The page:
The Department of Germanic and Slavic Studies was officially founded on July 1, 1960 as the Department of German and Russian. In 1960, the Faculty of Arts admitted its first students into three-year general and four-year honours programs in History, English, French, German, Russian, Spanish, Economics, Political Science, Psychology and Sociology.
It was the eastern European Mennonite connections of our department’s first two professors, founding chair J. William Dyck and Edmund Heier, both Germanists and Slavists, that combined the studies of German and Russian within the department as it is still continued today. Including J.W. Dyck (1960-73, 1978-83) we have had a total of seven departmental chairs Manfred Richter (1973-78, 1992-95), David John (1983-86, 1995-2002), Sigfried Hoefert (1986-1992), Michael Boehringer (2002-08, 2018-22), James Skidmore (2008-2012) and Grit Liebscher (2012 - 18).
The department was founded under the name of German and Russian, but during the 1965-1966 academic year Ukrainian courses were added and in 1969 the name was changed to the Department of Germanic and Slavic Languages and Literatures. To further strengthen this dual focus, courses in Polish (1976-1977), Dutch (1979-1980) and Croatian (1989-1990) were added to the department’s undergraduate calendar offerings. Our name was changed again in 2001, to become the Department of Germanic and Slavic Studies, re-confirming the historical association between our two founding disciplines, but re-defining the concept of what our discipline should be. This broader designation encompassed more courses in cultural and film studies, in both Germanic and Slavic languages and in English.
In 2018, we introduced a minor-concentration in Cultural Identities in conjunction with our colleagues from the Department of Spanish and Latin American Studies, with plans to expand this truly interdisciplinary program in the future. The Cultural Identities program focuses on the complex role culture plays in the formation, negotiation, and interpretation of individual and group identities. It draws on the research and teaching strengths of the two departments, which integrate different approaches to cultural analysis and have developed a particular emphasis on transcultural perspectives, while adding complementary perspectives from other departments and programs.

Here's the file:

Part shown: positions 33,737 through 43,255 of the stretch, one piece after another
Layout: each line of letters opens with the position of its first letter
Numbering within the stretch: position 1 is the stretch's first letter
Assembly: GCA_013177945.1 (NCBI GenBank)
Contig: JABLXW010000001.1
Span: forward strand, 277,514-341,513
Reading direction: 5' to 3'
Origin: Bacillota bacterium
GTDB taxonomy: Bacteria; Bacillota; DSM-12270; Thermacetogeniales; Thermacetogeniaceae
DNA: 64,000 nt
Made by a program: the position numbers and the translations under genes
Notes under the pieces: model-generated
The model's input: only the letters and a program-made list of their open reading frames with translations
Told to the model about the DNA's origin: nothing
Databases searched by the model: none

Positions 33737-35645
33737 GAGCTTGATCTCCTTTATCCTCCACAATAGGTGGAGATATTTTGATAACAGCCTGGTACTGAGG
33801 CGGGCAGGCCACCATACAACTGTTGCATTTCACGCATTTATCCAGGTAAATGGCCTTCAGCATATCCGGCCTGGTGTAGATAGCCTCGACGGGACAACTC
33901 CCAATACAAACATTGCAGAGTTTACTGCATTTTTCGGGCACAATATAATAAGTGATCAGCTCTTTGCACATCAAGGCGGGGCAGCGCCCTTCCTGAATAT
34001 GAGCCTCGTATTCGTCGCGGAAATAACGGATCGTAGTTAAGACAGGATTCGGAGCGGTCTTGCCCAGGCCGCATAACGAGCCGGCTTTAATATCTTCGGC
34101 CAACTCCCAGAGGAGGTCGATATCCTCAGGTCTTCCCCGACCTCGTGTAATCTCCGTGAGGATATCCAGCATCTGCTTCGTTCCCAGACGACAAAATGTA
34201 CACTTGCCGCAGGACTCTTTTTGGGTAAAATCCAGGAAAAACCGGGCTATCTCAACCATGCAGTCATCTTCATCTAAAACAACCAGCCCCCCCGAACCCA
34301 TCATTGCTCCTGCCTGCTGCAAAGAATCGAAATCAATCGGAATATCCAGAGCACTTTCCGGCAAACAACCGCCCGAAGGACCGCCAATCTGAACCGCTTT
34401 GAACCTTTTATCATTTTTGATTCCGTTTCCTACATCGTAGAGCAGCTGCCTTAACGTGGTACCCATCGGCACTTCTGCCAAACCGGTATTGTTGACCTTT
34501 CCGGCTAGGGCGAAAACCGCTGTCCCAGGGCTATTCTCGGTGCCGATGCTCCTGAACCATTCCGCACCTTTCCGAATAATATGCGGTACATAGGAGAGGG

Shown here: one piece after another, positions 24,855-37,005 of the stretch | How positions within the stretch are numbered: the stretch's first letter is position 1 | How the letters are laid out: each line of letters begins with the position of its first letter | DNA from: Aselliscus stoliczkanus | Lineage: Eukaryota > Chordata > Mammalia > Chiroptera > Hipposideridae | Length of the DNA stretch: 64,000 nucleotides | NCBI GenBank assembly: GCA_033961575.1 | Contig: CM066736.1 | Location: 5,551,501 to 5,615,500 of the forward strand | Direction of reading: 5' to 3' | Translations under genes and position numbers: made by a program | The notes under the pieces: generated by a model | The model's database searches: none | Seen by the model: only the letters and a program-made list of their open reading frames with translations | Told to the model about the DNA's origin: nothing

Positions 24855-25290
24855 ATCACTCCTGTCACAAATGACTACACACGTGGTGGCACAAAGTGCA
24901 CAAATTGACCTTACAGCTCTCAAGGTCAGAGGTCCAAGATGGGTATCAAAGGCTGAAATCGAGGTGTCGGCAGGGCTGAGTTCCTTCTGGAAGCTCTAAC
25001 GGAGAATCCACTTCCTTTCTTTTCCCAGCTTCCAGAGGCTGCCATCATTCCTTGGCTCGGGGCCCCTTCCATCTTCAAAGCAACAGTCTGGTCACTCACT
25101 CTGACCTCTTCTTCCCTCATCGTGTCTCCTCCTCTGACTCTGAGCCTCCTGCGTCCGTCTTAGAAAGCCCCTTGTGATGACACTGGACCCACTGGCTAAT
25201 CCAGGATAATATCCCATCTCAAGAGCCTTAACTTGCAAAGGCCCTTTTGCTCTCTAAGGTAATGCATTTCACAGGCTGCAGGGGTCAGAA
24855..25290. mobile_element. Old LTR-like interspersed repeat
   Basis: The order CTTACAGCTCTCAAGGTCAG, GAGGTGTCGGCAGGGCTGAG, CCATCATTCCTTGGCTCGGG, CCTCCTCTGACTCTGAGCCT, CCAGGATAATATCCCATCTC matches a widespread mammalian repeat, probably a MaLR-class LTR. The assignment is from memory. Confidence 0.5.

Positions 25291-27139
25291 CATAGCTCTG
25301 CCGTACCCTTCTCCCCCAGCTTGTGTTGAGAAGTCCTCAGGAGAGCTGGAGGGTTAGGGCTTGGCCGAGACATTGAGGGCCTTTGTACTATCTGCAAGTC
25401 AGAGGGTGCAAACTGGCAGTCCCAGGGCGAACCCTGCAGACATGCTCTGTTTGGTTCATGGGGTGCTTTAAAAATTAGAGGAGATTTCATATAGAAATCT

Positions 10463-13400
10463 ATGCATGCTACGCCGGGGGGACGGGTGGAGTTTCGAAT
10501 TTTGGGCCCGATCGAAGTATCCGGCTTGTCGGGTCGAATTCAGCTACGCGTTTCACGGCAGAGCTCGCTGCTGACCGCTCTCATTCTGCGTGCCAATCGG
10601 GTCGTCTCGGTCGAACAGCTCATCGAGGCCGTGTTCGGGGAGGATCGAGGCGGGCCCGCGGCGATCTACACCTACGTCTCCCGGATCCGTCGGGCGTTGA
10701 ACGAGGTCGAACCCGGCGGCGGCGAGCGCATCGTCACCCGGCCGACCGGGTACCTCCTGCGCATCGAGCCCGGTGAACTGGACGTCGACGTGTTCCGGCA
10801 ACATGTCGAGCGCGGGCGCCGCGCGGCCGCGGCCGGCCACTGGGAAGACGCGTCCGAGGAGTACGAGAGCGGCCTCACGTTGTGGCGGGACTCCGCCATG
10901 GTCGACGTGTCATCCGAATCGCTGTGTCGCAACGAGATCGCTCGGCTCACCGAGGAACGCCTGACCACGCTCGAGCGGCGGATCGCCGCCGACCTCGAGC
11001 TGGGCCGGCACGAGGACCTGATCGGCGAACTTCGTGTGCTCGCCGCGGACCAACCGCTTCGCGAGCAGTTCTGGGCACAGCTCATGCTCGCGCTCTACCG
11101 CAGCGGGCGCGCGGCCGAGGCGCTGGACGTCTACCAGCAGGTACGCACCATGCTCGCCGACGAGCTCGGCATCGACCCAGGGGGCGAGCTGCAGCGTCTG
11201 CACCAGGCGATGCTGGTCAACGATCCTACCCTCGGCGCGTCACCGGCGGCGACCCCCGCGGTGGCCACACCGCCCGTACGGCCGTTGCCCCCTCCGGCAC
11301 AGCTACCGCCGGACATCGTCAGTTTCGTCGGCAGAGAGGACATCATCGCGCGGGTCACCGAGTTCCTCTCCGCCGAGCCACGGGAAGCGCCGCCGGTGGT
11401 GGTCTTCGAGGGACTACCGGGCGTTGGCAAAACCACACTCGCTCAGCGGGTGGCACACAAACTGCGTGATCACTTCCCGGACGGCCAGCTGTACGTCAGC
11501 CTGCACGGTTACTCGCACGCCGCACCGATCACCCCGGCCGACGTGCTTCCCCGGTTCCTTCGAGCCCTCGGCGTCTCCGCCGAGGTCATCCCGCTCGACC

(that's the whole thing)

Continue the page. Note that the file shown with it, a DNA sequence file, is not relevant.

Jointly founded in 1972, by Professors Dyck and Dietrich Jöns of the University of Mannheim, the department’s ongoing exchange with the University of Mannheim is the oldest of its kind in Canada, involving the exchange of both students and faculty from each side. At the same time as the Waterloo in Germany exchange program was introduced, the department initiated one of the earliest Canadian study abroad programs in Russia. From 1971 until 1989 we offered an opportunity for students to travel abroad to Russia through the Russian Summer Workshop. The workshop allowed students to participate in language acquisition and cultural comprehension programs in the former Soviet Union.
More recently, the department has fostered new programs that provide students with the necessary linguistic and cultural skills to succeed in our globalized societies. In 2015, the first cohort of students arrived in the historic city of Bamberg for an intense 5-week study abroad program.
In 2011, the new Master in Intercultural German Studies, the first fully integrated, transatlantic joint-degree program on the MA-level between a German and Canadian university, was accredited. This pioneering program is offered in conjunction with the Universität Mannheim and is viewed as a model for joint international educational ventures in the humanities. Building on the success of the joint Masters’ program, the department initiated a joint cotutelle-de-thèse PhD program with the Universität Mannheim, and graduated its first “double doctor” in 2016.
The 1990s saw the passing of our founders and original faculty members into retirement. With the addition of new faculty in the new millennium came new ideas and new program developments. The department has become a leader in innovative online learning, making great use of the current instructional technology to aid student learning. Today, it features a full complement of language courses, culture course in English, as well as an increasing number of courses in Cultural Identities.
In 2004 the Waterloo Centre for German Studies was founded. This research and cultural institute has a private endowment of approximately $3 million, and these funds are used to sponsor student travel abroad, research activity, book publications, conferences and workshops, and cultural events for the university and community.
The department has also become home of the Rt. Hon. John G. Diefenbaker Chair in German Literary Studies. This endowed chair supports the activity of a distinguished scholar to promote and enhance the presences of German literature and literary studies in Canada.
With information from J.W. Dyck’s The Department of Germanic and Slavic Languages and Literatures: A Retrospection (Waterloo, 1994), David G. John’s History of the Department of Germanic and Slavic Studies at the University of Waterloo (CAUTG/APAUC Bulletin, 2004), and departmental records.